Simulated and Immersive Environments 1/3 (2011): Embodiment, Tangible Interaction and Games
In this paper we designed computer games as tangible installations. Participants heard about Dourish's concept of embodied interaction which is based on the philosophical school of phenomenology, developed a game concept, implemented the software and constructed the hardware. The teaching time was divided between lectures, student presentations and tutored technical sessions. Among other things, we looked at relevant artistic works, saw how different phenomenological concepts relate to our projects, discussed students' ideas, tried out their prototypes, gave and received feedback; at the beginning of the semester participants were asked to implement a basic computer game to get going, then to develop a design draft of the installation they wanted to realize, to present and discuss it, and finally to actually program and build it. Students critically reviewed their work and put it into context in a reflective statement.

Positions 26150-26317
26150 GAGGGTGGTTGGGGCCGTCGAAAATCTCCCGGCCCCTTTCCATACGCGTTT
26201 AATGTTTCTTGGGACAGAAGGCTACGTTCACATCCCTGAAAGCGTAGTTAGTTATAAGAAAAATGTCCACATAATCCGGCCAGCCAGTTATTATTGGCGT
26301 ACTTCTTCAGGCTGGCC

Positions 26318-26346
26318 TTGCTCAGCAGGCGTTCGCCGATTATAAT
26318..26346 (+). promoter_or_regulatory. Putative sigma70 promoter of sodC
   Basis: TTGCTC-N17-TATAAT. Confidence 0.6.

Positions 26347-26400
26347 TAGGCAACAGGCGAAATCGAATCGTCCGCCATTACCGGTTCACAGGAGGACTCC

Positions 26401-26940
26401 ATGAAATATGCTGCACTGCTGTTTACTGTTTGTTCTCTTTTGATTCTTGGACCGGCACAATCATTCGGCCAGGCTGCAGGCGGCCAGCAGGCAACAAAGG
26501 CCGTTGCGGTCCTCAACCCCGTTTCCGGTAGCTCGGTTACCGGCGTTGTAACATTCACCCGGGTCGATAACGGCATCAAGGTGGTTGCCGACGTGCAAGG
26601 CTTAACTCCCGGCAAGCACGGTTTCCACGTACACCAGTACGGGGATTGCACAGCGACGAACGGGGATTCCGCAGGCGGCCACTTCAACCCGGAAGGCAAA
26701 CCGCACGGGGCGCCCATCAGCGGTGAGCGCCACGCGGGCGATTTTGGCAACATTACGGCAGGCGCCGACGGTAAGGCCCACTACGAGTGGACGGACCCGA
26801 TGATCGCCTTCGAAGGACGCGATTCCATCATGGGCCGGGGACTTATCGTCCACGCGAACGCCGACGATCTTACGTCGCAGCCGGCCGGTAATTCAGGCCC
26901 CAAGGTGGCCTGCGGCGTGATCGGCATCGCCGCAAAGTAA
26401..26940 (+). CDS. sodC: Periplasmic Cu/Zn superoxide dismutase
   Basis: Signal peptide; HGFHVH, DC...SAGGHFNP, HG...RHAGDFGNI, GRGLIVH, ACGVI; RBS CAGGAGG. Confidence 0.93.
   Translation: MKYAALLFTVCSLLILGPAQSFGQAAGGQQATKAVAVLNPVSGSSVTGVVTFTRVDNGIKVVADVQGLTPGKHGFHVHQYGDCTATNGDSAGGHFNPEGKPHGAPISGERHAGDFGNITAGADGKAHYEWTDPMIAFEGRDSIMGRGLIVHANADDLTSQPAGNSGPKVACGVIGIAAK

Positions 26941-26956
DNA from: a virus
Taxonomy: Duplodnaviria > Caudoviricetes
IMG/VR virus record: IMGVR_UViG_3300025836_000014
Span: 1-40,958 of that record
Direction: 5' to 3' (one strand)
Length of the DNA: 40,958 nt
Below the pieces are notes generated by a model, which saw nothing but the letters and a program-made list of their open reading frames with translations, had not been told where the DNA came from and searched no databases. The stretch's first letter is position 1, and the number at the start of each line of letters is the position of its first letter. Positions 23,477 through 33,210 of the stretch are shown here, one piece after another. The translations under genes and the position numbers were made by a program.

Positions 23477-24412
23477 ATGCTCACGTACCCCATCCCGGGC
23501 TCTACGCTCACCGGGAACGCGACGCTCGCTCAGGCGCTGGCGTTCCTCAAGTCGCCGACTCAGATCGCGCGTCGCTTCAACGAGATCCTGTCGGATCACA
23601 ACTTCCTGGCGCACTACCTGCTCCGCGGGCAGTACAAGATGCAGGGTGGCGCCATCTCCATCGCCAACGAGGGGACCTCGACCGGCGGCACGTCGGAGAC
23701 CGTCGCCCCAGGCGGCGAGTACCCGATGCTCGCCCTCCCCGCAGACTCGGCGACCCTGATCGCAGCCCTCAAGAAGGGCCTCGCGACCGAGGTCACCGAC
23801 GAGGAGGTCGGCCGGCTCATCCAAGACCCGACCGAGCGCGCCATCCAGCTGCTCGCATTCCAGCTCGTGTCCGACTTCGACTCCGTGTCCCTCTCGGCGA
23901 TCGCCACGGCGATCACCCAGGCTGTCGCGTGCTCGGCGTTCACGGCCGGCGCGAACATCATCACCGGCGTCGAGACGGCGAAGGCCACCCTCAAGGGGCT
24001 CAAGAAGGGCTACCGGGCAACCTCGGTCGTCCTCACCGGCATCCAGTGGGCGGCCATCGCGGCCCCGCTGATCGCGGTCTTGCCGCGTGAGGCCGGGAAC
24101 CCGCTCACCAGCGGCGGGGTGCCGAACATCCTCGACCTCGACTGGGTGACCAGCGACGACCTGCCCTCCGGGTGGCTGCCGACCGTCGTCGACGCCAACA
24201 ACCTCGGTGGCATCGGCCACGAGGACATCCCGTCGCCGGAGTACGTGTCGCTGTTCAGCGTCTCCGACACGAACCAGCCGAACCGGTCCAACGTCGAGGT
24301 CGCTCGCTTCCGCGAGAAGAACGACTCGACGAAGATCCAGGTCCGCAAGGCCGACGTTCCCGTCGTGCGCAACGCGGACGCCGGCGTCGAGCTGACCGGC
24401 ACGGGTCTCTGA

The concepts of Simulated and Immersive Environments 1 and 3 were identical, but year 3 students were expected to possess and demonstrate a greater range of critical and reflective thinking, medial and theoretical awareness, practical ability and own initiative than year 2 students.
Daniel Cermak-Sassenrath. Simulated and Immersive Environments 1/3: Embodiment, Tangible Interaction and Games, Course, Auckland University of Technology, Auckland, 2011, Semester 1.